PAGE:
Hungry for Something Good? Where We're Eating in February
We're digging flexible Downtown dining, two new heavy hitters on the restaurant scene, killer sandwiches in the Strip, pizza in East Liberty and baked goods in Squirrel Hill.
photo by heather mull
Five Points Artisan Bakeshop
Geof Comings’ Five Points Artisan Bakeshop produces top-notch baked goods six days a week (it’s closed on Mondays). The baguettes, in particular, are a standout. In fact, you might want to pick up two of them because chances are you’ll eat one of the crispy, airy loaves on the way to your destination. Five Points makes it easy to satisfy just about any baked goods craving: There are slow-fermented sourdough loaves that can last for several days, sweet pastries such as apple cake and cinnamon buns and always a few tasty sandwiches ready for a quick lunch.
[6520 Wilkins Ave., Squirrel Hill; 412/521-2253, fivepointsartisanbakeshop.com]
photo by laura petrilla
The Umbrella Cafe
Downtown’s fairly spartan options for wholesome breakfast and lunch dining got a boost when The Umbrella Cafe — a partnership between Om Nom Bake Studio, Savasana Juice Company and Soup Nancys — opened last year. I particularly like the choose-what-suits-you flexibility here. You can have a hearty polenta with sausage ragu or a fresh juice, soup and salad. Excellent vegan and vegetarian options always are available.
[951 Liberty Ave., Downtown; 412/391-8500, theumbrellacafepgh.com]
Thin Man Sandwich Shop
The Strip District sandwich shop celebrates its third anniversary this month and remains one of my go-to choices for a quick, flavorful lunch. The terrific original sandwich fixtures — The Thin Man, Il Bastardo and The Smash — continue to anchor the menu, which also includes a rotating seasonal selection featuring ingredients from Pittsburgh-area farmers and ranchers.
[50 21st St., Strip District; 412/586-7370, thinmansandwichshop.com]
Photo by adam milliron
I predict the second restaurant from Cure’s Justin Severino and Hilary Prescott Severino is going to be getting a lot of national attention. My favorite bites right now are the bacalao (salt cod) croqueta with lemon honey, the pato escabeche (duck leg) with roasted carrot and burnt grapefruit, and the outstanding costillas de la matanza (smoked, crispy pork ribs).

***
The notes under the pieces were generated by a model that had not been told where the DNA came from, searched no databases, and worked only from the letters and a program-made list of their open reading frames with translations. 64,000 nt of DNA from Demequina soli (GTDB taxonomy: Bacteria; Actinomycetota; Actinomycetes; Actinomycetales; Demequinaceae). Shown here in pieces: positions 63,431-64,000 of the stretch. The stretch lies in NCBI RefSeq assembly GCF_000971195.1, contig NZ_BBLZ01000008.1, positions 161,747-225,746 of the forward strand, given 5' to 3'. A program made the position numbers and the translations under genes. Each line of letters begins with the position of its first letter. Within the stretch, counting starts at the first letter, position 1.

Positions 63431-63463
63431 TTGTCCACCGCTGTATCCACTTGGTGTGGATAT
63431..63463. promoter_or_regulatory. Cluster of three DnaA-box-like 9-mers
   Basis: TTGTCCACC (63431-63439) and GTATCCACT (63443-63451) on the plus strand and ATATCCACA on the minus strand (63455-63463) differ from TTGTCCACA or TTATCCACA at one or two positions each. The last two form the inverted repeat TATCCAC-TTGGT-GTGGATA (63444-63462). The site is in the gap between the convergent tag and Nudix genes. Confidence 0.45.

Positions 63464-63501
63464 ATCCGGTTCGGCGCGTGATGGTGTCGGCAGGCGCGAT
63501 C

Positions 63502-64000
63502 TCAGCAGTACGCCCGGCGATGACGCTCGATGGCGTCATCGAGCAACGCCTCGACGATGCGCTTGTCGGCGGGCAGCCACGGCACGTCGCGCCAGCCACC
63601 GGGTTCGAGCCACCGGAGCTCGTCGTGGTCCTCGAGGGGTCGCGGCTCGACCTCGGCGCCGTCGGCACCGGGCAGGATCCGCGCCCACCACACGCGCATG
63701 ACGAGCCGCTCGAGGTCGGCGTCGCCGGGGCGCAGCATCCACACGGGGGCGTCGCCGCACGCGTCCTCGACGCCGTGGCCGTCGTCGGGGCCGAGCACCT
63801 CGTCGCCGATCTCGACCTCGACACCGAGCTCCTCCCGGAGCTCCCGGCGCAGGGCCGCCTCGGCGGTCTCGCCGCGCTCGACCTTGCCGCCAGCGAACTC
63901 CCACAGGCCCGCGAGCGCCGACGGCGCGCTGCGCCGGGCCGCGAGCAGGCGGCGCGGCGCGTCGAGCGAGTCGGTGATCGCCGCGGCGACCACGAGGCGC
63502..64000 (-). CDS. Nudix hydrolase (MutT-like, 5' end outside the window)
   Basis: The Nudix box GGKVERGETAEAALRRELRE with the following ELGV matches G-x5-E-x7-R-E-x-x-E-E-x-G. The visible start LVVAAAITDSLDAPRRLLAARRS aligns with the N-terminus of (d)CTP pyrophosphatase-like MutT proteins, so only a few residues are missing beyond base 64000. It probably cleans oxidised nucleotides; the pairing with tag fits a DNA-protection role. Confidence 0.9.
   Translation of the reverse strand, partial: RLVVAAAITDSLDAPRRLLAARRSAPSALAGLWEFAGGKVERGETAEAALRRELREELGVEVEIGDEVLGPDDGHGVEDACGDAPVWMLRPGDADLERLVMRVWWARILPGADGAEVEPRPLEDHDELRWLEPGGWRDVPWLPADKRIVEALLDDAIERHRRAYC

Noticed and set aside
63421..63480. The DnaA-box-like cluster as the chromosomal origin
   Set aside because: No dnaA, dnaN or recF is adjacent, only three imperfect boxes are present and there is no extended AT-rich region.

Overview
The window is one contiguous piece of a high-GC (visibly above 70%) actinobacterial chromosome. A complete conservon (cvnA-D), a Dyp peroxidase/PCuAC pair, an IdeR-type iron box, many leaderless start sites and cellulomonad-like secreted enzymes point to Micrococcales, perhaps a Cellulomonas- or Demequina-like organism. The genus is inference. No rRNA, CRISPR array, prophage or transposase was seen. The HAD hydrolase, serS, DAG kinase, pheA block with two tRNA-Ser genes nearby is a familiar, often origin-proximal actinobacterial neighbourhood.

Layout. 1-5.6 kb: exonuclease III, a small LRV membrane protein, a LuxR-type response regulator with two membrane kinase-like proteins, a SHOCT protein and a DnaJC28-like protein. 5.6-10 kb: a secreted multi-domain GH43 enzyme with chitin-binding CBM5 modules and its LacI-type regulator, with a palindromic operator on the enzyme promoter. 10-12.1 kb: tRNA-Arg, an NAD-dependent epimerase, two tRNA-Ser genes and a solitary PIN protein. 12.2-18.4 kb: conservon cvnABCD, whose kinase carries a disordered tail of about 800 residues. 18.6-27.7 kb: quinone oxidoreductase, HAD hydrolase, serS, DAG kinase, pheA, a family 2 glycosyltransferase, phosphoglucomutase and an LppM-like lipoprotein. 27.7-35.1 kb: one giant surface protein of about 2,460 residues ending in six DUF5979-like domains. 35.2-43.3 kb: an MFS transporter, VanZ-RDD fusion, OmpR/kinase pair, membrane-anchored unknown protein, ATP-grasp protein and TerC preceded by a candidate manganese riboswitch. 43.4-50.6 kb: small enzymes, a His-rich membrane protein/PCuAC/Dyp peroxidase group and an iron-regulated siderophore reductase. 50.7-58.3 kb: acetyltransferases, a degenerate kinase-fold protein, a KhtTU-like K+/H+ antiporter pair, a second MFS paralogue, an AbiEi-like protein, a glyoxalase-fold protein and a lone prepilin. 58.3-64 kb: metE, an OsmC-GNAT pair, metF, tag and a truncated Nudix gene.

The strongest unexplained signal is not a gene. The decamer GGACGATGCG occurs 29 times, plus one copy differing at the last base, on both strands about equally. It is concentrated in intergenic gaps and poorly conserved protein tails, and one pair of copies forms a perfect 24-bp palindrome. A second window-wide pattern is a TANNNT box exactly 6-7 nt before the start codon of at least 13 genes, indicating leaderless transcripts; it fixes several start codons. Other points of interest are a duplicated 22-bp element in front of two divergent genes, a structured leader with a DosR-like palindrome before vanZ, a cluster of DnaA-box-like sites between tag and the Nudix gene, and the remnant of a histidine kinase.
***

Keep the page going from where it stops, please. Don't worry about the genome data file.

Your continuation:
[3519 Butler St., Lawrenceville; 412/652-9924, morcillapittsburgh.com]
So far my favorite items at Whitfield, the restaurant at Ace Hotel in East Liberty, have been the sweet ones. Pastry chef Casey Shively is creating a tasty array of desserts that marry classic technique with a down-home feel. I really enjoy the tart, frozen lemon mousse with toasted meringue and the cheesecake encased in a chocolate “magic shell.”
[120 S. Whitfield St., East Liberty; 412/361-3300, whitfieldpgh.com]
photo by heather Mull
Tony Giaramita opened Pizza Taglio in April and continuously has worked to improve his product. I especially like The Greenpointer — fresh mozzarella, spicy soppressata and Mike’s hot honey — a hot and sweet homage to Paul Gianone’s Hellboy pizza at Paulie Gee’s in Brooklyn. Another standout is the Cauliflower, a white pizza topped with garlic-roasted cauliflower, fresh mozzarella, pecorino and panko. Look for more on the menu when Giaramita’s wood-fired oven gets hot sometime early this year.
[126 S. Highland Ave., East Liberty; 412/404-7410, facebook.com/tagliopgh]
Lead Bartender | Butcher and the Rye
Cecil Usher grew up in New York City and was a bartender in State College before moving to Pittsburgh in 2010. He is a founding member of the Pittsburgh chapter of the United States Bartenders Guild. Usher moved to Butcher in July after working as bar manager of Meat & Potatoes, both part of the Richard DeShantz Restaurant Group.
What’s the key to creating a great drink?
It’s either getting inspiration from an ingredient or from…an idea I see online. I read a lot to get a sense of what people are doing with cocktails. Then it’s about honing it in using a tool like “The Flavor Bible” or talking to culinary friends about how they like to put ingredients together.
How about mixing once you have the recipe?
It’s about being consistent. If you understand how the ingredients work, it gives you an understanding about how to balance them. For example, if you put citrus juice in something you’ll need some kind of sugar to balance it out. And always taste to see where it’s at.
What are your secrets to hospitality?
When someone steps up to my bar I want to make them feel like they’re coming to my house. I need to figure out what mood you’re in. Some people want to talk and other people just want to make sure their drinks are filled.
How do you deal with unruly patrons?
I try to address it in a respectful way. Hopefully I’ve built a rapport with them already. [If I need to] I’ll cut them off and try to get the people that they’re with to help defuse the situation. Finally, if I have to, I’ll make sure that the patron exits safely. I don’t talk down to them; most of us have been there at some point